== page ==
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Review: The Kid

August 2, 2011

Even though she suffered abuse as a child, Abdul’s mother is doing the best she can to improve herself and provide a good home for him.  (You might remember her – she’s Precious from the book Push.)  Life may not be perfect, but Abdul is loved and taken care of.  All that changes, though, because Precious dies when Abdul is nine years old and he is placed in foster care.

Overnight, Abdul goes from a safe environment to a living nightmare.  His situation seems to go from bad to worse, but he does have two things going for him – his intelligence and his love of dance.   For a child in his situation, that might not be enough.

I found The Kid, by Sapphire, to be so disturbing that I laid in bed at night thinking about it, but I suppose that was the whole point.  Sapphire pushes the envelope in the way she tells the story and sometimes it works and sometimes it doesn’t.  Much of the story, especially the beginning and the end, is told through Abdul’s thoughts and they are often dark and violent, so it’s difficult for readers to feel sympathy or empathy towards him at times.  It’s also difficult to tell what’s real and what’s his imagination.  That’s unfortunate because I think Abdul’s story is an important one.  He’s put in a system designed to protect him and ends up being used and abused. At one point, Abdul says,

I made up somebody to survive.  I don’t know who I am, but I damn sure know what I ain’t.

I had high hopes for The Kid because I thought Push was such a fantastic book, but it didn’t live up to my expectations.   It’s not a book I’ll forget, though, so I’m still glad I read it.  This book is not for the faint of heart, though – it’s very graphic, gritty, and dark and contains a lot of language and sexual references.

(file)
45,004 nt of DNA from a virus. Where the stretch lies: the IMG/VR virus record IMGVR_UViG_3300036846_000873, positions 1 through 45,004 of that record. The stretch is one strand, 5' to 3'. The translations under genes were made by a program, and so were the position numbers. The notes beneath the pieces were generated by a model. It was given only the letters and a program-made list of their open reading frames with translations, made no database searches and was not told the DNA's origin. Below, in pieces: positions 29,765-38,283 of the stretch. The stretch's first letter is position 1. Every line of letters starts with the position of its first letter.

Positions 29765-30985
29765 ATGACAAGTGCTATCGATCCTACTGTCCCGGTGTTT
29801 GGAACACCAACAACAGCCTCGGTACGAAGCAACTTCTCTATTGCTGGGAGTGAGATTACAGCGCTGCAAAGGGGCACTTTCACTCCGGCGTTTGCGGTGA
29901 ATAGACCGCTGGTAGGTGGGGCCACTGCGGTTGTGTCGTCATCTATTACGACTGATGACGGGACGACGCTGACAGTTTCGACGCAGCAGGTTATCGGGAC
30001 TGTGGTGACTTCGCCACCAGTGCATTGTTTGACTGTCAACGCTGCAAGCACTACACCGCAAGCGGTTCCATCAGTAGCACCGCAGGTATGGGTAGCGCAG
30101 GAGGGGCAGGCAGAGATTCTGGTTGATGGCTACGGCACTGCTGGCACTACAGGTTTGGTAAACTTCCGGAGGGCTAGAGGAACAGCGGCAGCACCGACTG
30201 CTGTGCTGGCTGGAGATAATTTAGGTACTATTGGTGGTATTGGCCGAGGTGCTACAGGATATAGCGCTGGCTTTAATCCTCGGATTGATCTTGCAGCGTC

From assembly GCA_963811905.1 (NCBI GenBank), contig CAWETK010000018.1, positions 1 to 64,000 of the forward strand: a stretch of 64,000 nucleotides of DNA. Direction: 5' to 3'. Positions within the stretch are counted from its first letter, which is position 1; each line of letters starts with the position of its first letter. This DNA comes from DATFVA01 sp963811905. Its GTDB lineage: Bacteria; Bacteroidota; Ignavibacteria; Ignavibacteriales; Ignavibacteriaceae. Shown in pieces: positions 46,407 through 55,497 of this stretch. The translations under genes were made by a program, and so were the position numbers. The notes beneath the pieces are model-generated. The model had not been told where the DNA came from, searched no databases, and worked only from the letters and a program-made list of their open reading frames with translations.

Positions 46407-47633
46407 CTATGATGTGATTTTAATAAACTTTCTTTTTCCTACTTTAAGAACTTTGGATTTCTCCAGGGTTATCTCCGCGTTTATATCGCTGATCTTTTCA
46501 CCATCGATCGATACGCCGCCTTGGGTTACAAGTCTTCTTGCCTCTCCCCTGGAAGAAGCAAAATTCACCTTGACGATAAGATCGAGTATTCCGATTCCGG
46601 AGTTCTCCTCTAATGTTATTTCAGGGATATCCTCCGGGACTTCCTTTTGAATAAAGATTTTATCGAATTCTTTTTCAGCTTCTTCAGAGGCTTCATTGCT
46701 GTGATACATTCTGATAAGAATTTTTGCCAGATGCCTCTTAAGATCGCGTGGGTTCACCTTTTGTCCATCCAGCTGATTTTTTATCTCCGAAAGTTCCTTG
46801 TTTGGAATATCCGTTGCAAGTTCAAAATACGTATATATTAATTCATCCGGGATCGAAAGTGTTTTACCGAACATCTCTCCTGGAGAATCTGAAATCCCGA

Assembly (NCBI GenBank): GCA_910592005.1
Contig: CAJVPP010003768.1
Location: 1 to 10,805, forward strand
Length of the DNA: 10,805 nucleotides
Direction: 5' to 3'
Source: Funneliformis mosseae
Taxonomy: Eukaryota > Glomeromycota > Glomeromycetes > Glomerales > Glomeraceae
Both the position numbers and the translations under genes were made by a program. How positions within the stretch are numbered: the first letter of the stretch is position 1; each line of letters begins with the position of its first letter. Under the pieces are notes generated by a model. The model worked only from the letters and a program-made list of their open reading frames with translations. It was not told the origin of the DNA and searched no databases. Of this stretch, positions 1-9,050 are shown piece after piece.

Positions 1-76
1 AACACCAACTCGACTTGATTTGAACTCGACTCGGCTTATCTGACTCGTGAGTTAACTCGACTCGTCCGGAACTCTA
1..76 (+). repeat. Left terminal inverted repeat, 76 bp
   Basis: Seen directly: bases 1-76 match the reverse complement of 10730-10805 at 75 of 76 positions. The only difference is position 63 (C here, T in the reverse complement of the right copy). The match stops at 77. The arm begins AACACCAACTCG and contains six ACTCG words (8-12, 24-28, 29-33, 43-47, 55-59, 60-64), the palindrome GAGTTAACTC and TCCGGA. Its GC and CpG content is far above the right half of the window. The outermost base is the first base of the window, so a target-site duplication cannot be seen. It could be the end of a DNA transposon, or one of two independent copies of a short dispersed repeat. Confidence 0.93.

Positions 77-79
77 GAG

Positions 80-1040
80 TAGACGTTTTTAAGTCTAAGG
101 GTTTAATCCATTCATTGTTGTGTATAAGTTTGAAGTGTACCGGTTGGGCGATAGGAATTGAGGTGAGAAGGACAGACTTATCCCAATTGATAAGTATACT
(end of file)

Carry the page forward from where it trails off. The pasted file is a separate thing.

Review copy provided by Penguin for this TLC Book Tour.   I am an Indiebound Affiliate.
39 Comments leave one →
  1. August 2, 2011 6:34 am

    I thought this one might be too disturbing for me as well. (You confirmed it). Too much sad stuff in the world as it is.

  2. August 2, 2011 6:39 am

    I have Push on my shelves, but have yet to take a deep breath and slog through it. I am not against dark stories really, but I know that it takes things to a different level. It is really too bad that this sequel didn’t rise above. There is nothing tougher than a dark book about an unsympathetic character.

  3. August 2, 2011 7:07 am

    I’ve read a lot about this one, but not sure that I’m brave enough for it. Thank you for your thoughts.

  4. Veens permalink
    August 2, 2011 7:24 am

    I think I would rather read Push. This one doesn’t look like a book I want to read.

  5. August 2, 2011 8:10 am

    I haven’t felt compelled to read either book. I think they sound too intense for me.

  6. August 2, 2011 8:33 am

    Definitely not for me, but I appreciate the review.

  7. August 2, 2011 8:39 am

    I read Push and didn’t finish it, it’s just not what I want to spend my time reading about. I know that sounds selfish but I can’t imagine that The Kid is any easier to read. I do believe these are stories worth telling, but it’s just not for me.

  8. August 2, 2011 9:03 am